Something is clearly wrong, and we now face a clear choice: continue down the same unsustainable path, or set a new course where we empower the middle class to access the quality, affordable legal services they need and enable lawyers to sustainably provide those services to them.

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August 18, 2020

Lessons from Within

My New Year’s Resolution for our legal profession this year was to make law better by looking to what we can learn from other professions and industries, and as I explored further over the past few months, there is no shortage of material on that front.

As we look at ways we can better and more sustainably serve the public, there also are a number of lessons we can learn from the areas of the legal services market that are functioning reasonably well for lawyers and clients today.

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July 22, 2020

task force report cover pageCBA/CBF Task Force on the Sustainable Practice of Law & Innovation Releases Report and Recommendations for Public Comment

The Chicago Bar Association and Chicago Bar Foundation Task Force on the Sustainable Practice of Law & Innovation officially released its report and recommendations for public comment today.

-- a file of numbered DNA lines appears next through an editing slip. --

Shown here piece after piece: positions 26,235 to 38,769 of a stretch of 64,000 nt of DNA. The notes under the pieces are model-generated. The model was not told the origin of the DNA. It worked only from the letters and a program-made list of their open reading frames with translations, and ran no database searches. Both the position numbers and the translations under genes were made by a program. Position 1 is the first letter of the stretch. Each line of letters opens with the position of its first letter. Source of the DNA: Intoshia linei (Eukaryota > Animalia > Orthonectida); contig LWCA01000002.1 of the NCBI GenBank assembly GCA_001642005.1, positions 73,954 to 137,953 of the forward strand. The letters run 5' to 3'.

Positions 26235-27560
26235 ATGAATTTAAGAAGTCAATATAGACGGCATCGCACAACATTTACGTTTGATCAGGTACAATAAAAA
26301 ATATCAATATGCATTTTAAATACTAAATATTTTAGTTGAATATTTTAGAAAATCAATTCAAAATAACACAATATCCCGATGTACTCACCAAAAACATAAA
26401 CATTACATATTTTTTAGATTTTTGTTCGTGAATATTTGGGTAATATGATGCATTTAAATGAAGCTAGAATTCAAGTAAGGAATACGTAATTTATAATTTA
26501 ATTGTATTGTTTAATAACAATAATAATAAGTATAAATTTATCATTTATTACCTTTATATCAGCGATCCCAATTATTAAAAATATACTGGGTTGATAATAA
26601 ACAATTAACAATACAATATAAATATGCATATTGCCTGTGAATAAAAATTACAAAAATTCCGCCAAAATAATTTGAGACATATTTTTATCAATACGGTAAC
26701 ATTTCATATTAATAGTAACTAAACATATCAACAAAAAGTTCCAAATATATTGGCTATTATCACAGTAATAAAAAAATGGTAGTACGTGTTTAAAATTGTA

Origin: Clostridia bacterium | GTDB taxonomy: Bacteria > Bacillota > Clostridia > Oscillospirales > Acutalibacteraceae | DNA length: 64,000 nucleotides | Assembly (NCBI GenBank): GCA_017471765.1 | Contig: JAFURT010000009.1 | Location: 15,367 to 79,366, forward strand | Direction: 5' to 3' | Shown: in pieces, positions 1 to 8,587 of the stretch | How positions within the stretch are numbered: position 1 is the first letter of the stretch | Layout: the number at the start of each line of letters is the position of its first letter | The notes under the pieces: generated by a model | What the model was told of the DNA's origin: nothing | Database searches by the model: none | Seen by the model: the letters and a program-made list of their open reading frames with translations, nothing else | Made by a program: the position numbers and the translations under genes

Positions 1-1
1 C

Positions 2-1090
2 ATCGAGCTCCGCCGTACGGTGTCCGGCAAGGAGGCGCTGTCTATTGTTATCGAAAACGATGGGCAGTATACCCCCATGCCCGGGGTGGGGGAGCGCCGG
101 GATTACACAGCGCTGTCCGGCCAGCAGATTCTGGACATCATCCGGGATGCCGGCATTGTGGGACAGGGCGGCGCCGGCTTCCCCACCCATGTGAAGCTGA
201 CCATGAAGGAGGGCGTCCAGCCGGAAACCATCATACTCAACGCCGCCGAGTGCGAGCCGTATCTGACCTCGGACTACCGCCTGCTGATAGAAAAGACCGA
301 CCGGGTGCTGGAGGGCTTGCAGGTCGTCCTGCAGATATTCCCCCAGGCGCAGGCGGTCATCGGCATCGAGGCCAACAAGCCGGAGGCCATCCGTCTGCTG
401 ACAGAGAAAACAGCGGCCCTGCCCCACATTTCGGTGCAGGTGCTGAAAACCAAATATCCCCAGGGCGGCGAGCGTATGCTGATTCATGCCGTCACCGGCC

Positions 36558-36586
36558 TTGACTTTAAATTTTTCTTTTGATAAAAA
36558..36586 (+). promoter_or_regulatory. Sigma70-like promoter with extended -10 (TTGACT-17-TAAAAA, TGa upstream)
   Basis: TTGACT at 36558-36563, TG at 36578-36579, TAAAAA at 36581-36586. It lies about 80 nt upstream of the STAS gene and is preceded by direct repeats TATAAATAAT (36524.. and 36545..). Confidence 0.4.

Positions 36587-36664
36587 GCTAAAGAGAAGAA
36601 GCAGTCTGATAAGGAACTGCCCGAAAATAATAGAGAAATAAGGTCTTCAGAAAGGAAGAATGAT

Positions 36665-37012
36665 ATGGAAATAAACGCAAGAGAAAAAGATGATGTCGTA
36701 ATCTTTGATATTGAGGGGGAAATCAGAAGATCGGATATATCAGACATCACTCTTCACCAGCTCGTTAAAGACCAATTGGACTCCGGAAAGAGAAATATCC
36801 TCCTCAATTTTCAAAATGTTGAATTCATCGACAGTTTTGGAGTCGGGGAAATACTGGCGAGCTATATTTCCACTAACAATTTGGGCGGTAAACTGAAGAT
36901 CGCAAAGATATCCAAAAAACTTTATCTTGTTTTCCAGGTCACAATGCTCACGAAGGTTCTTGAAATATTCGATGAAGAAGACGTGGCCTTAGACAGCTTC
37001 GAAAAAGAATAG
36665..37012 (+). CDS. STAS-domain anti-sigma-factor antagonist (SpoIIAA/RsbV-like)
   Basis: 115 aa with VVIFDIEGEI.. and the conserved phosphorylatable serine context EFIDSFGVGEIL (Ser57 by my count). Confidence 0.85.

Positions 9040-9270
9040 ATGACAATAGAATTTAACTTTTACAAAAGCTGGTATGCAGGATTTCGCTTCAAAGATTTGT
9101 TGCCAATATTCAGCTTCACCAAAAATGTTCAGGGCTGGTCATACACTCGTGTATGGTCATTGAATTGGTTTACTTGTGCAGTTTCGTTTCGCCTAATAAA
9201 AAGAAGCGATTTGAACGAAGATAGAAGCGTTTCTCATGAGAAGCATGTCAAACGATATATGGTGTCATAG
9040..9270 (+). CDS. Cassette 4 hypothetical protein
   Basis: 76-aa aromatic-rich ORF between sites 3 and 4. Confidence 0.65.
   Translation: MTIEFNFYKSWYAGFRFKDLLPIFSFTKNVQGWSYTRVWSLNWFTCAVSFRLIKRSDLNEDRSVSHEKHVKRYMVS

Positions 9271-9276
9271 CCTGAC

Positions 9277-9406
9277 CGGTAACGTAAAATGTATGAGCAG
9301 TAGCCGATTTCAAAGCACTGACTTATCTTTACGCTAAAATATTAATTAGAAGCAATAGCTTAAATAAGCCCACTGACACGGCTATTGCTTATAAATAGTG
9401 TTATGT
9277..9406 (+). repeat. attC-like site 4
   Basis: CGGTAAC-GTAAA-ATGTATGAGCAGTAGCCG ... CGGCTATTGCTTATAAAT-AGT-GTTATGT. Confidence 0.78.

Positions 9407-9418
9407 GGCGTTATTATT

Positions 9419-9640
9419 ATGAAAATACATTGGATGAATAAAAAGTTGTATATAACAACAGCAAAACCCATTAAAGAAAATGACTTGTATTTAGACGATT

The problem the Task Force seeks to address in a nutshell is an untenable failure in the legal market: at the same time we have more lawyers practicing than ever before, more people than ever before are going without legal help. Dozens of lawyers and legal professionals from diverse backgrounds across the legal community in Illinois and beyond have worked diligently over the past nine months to tackle these issues and develop a comprehensive series of recommendations for regulatory reform.

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July 20, 2020

Where’s the Proof?

This is a common refrain from the naysayer crowd when the subject of regulatory reform and access to justice is raised. And we can be sure we will hear it when the CBA and CBF Task Force on the Sustainable Practice of Law & Innovation releases its report and recommendations for public comment this week.

From the beginning of time, this has been the anthem of all who fear change and resist progress. It is a misguided question because, after all, how can you prove something that has not happened yet? When the question is properly framed in this context, however, it turns out there actually is lots of proof that underscores the urgent need for regulatory reform.

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June 16, 2020

Making Law Better By Looking Outside of Law—The Wrap

When I kicked off my 2020 Resolution for the Legal Profession series back in December, to say the world looked different from today would be the understatement of the century. But for everything else that can be said about how much things have changed in just a matter of months, the central point of the resolution—that there is much our legal profession can learn by looking at other professions and industries—has only become more apparent.